I am pretty technologically literate, however there are a lot of new tools out there I have absolutely no experience with. I was recently given a web cam and finally plugged it in. It was so incredibly easy to use! Just download the disk that came with it and we were off to the races. I recorded a story for the kids to listen to over Spring Break ( I used to use cassettes and walkmans, making take-home literacy bags-much more time-consuming). And I also recorded the kids reading their fluency passages. This way they can hear themselves read, plus I e-mailed the link to several proud parents-showing the work we've been doing in class.
I also discovered a program called Pixie 2. It's a program where the kids can digitally paint illustrations and then type text, finally narrating their stories. The program puts it all together in a Quicktime file like a movie-holding each page as long as the child is speaking on that recording. An ultra-cool way for kids to express themselves and handwriting doesn't matter at all!
I really think it's important as teachers to always be learning about new things we can implement in our classrooms. It can be intimidating at times, but what would we tell our kids if they were afraid to try something new?
Sunday, March 14, 2010
Saturday, March 6, 2010
I am a big fan of photography as an expression of art. So why not let the kids experience this medium as well. Several times a year the students go out and take photographs with my very old digital camera to use in activities. We took pictures of patterns, something to write a poem about, to sort for the 5 senses and my favorite one is something that inspires them. They take a picture of something and then write about it, paint it, make a collage of that photo and put them all on a poster board for our final project of the year.
Some make really interesting ones, like a door, or a flower coming up out of the sidewalk. We talk a lot about art and different artists and how what inspires them artistically doesn't have to be beautiful. The picture above was one the student thought was ugly-but represented winter and what happened to the plants. The kids really enjoy thinking like a photographer.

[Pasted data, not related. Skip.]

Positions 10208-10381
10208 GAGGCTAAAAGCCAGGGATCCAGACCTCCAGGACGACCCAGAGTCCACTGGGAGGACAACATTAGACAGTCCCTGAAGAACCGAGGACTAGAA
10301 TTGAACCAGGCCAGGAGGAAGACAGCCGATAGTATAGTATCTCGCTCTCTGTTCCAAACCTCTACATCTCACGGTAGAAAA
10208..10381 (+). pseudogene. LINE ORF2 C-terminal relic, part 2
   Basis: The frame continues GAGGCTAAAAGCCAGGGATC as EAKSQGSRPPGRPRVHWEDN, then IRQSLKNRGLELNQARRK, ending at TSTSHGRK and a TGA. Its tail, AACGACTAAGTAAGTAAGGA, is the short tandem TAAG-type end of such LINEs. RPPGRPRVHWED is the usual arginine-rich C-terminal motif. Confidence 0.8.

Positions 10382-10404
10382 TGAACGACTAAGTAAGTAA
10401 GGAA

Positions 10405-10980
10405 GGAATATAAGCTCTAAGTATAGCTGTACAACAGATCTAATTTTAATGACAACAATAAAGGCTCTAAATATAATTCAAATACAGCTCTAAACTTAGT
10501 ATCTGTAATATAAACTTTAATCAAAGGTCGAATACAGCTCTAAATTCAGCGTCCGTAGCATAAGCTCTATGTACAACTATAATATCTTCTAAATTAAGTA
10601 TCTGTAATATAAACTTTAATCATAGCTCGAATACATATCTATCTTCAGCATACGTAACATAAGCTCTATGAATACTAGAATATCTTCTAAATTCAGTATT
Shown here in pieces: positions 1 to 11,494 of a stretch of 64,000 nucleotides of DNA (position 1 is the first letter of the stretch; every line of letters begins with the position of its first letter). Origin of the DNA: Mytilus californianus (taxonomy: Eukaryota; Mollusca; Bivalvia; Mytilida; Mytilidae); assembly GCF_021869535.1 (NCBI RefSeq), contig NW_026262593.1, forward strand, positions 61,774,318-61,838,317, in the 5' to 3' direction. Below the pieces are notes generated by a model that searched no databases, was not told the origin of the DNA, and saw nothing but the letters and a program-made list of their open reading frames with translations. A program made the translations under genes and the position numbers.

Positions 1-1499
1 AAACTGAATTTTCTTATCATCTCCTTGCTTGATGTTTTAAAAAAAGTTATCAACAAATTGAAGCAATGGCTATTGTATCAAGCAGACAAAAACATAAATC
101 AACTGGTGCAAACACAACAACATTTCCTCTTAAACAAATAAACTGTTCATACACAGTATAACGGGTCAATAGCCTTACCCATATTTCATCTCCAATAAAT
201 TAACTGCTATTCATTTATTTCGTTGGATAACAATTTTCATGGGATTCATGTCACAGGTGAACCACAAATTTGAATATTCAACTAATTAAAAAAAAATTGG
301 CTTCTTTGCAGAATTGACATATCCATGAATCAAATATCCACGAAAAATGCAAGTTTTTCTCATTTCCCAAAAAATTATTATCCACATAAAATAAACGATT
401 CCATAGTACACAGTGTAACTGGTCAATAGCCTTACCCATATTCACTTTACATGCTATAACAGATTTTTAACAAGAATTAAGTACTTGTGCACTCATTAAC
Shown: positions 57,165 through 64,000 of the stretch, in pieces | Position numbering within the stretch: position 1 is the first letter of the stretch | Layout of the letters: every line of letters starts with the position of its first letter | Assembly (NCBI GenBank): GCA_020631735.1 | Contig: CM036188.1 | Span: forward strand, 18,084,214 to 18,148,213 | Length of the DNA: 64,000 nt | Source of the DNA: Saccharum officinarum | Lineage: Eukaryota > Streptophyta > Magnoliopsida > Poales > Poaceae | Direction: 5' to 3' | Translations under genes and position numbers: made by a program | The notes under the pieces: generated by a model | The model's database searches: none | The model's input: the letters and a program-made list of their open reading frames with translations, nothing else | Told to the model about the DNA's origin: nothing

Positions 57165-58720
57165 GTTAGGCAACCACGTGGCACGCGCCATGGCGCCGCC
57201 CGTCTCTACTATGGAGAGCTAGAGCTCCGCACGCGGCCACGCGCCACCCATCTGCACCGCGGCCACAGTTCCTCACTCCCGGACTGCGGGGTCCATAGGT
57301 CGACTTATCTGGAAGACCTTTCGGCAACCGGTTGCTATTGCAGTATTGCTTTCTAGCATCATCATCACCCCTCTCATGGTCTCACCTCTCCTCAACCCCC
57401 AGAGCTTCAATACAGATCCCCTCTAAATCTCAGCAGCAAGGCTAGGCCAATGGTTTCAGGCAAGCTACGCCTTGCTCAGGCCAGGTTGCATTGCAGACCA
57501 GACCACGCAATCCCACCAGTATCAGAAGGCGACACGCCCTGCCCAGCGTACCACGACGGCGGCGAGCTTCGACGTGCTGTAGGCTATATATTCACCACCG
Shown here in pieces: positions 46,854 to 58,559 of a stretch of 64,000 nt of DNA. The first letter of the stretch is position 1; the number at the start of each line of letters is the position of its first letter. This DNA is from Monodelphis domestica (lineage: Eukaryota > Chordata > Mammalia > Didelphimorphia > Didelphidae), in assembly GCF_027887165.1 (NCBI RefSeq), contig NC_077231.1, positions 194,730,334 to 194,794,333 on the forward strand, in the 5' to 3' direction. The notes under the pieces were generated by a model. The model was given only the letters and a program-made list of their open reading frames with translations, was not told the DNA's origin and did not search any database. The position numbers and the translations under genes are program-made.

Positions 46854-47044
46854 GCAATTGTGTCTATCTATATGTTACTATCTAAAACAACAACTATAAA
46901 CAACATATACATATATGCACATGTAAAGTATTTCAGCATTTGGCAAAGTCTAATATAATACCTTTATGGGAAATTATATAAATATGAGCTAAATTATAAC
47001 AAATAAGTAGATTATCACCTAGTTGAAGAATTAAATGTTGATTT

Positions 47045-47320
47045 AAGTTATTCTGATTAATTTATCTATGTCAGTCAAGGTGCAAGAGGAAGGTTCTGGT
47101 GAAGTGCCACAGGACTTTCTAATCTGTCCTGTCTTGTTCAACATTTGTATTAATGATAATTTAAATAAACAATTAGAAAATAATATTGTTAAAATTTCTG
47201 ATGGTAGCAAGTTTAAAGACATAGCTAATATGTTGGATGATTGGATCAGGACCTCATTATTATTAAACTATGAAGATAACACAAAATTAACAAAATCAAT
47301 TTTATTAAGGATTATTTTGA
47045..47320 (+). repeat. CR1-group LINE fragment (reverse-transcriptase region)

Tuesday, March 2, 2010
I often talk to my students about "Thinking Outside the Box". Most of them understand what that means. When putting it into practice I want them to use their imaginations to invent, create, visualize. But I also want them to be able to use humor in their writing as well.
I like giving them a prompt-a question that has an answer, but one that's unlikely a 5-year old will already know the answer to. This week's was "Why is a Flamingo Pink?". I encourage them to use their imagination and come up with something creative or funny, not necessarily scientific. For those of you who may not be aware I had to look this answer up once when asked by a student (gotta love GT kids)-they eat a kind of shrimp that turns their feathers pink. If they eat other foods their feathers actually turn back to a translucent color.
Anyway, my little darlings came up with some creative answers. To camoflauge themselves, they ate too much cotton candy or pink cupcakes, they wanted to blend in with the flowers and my all-time favorite-they got a sunburn!
I do what happened to the dinosaurs, why does our hair grow, etc. I love to see the little cogs and gears in their minds turn trying to think of an answer.